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Why stress is a big deal: Recognising burnout in Dentistry and ways to beat it

We’ve all felt stress at some time or another. Whether personal or professional, worries and stress don’t just go away by not thinking about it. By not acknowledging stress, niggling worries can lead to severe burnout which by the time it’s noticed, it’s normally too late.

In 2018/19, 602,000 workers in the UK suffered from work-related stress, anxiety and depression. This accounted for more than half of all sick days taken during that time period. Given that this data was collected before the pandemic, it’s inevitable that the rate will probably be much higher following the pressures caused by COVID-19.

Toxic environment

Dental practices have felt the pressures of the pandemic and continue to do so as restrictions are lifted. Backed up waiting lists and limited staff numbers mean there is a demand to get through as many as 40 patients a day. Frustrated patients can create a whole host of problems for receptionists who have to manage the numbers whilst also maintaining composure and providing reassurance. It’s easy to see how the workplace can quickly become toxic as staff are expected to keep going.

Management

So how does one avoid this given the current situation the world finds itself in? Every practice is different but having good management is key. A happy team is a productive one and having good policies and procedures in place to protect staff is a must.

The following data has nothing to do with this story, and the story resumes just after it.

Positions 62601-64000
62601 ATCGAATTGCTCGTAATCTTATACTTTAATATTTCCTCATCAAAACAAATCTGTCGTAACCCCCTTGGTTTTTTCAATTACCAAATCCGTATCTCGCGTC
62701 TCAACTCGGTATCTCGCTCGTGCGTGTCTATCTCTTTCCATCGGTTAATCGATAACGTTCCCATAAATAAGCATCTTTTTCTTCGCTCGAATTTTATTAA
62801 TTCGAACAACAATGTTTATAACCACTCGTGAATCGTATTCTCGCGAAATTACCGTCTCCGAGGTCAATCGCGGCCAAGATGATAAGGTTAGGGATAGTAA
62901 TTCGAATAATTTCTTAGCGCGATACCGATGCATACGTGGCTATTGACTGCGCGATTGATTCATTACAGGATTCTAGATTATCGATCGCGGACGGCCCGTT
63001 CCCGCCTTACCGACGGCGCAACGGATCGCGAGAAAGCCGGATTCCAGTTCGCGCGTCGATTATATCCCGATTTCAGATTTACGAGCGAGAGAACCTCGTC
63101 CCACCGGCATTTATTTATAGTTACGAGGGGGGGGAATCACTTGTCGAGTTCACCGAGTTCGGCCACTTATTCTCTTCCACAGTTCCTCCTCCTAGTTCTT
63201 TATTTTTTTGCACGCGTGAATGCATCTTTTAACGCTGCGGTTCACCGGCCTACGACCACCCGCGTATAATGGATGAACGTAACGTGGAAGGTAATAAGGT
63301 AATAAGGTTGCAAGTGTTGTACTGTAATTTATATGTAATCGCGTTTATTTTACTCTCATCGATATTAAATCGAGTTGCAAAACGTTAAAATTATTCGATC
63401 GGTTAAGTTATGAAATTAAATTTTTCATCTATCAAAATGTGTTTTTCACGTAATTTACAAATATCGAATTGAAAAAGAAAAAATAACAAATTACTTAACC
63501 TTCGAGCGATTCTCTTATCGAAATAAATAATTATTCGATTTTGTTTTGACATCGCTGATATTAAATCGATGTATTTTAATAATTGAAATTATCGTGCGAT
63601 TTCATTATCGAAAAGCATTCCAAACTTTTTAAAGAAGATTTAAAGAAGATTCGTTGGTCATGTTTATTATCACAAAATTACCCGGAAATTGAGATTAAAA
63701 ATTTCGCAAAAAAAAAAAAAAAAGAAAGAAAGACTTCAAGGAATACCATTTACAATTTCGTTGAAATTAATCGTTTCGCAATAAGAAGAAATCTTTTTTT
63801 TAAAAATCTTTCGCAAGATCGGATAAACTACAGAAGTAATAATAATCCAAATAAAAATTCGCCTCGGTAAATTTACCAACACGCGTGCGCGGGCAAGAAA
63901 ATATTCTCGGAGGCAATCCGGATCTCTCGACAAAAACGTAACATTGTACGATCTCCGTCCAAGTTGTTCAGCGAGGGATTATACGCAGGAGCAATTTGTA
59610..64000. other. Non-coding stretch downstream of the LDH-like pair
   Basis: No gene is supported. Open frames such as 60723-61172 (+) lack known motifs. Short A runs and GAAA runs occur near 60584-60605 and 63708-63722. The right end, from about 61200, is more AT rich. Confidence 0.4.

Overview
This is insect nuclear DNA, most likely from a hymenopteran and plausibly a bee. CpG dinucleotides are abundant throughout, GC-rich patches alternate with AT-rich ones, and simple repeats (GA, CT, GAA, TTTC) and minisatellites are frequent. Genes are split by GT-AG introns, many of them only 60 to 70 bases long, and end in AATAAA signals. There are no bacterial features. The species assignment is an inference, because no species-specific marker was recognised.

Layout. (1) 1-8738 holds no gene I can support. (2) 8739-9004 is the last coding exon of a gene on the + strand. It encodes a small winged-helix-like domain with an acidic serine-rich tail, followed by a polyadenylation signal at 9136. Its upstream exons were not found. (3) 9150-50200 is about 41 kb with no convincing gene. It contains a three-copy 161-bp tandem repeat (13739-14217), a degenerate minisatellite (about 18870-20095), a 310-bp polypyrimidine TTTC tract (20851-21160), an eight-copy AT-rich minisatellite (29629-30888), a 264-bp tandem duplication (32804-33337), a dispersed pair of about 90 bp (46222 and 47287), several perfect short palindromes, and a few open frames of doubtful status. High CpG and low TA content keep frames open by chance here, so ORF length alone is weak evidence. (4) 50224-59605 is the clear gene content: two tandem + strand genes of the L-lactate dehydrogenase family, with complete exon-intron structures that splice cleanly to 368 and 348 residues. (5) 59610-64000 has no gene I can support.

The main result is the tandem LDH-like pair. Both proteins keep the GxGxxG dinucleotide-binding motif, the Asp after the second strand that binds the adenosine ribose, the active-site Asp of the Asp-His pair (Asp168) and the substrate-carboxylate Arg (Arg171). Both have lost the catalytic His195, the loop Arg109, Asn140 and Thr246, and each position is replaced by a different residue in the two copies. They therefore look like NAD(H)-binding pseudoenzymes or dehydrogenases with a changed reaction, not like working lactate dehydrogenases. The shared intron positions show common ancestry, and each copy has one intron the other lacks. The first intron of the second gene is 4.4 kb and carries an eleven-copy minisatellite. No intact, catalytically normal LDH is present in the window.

Many dental staff have claimed that feeling unsupported in the practice is one of their main worries. Whether that’s not having the right staff by your side, being left unsupervised or being expected to cut corners that could risk patient safety. Kindness and patience also go a long way in these troubling times. Being understanding when colleagues need help and not getting angry is also another important quality to have. Stress can lead people to snap or get angry but it’s incredibly important to remember that getting upset with someone does not make them work harder or faster. Burnout is very real and creates an unpleasant environment. It’s no surprise then that people are leaving the profession to find a better workplace environment elsewhere.

Self-reflection

So what else can be done to prevent burnout and manage stress? Something we can all do is try and recognise signs of stress in ourselves before it’s too late. Once you recognise an issue, you can do something about it. Talk to your manager, discuss your tasks and planyour day so that you have a chance to take regular breaks. Don’t be afraid to broach the subject with your colleagues, they’d much rather you did everything you can now to feel better than waiting until you’re completely burnt out and needing to take weeks off to recover.

Everyone at the practice has a responsibility to make the workplace a better place to be. Recognising that everyone is human and will work their best if they feel healthy and happy can result in an effective practice that nurtures its staff and increases the retention rate.

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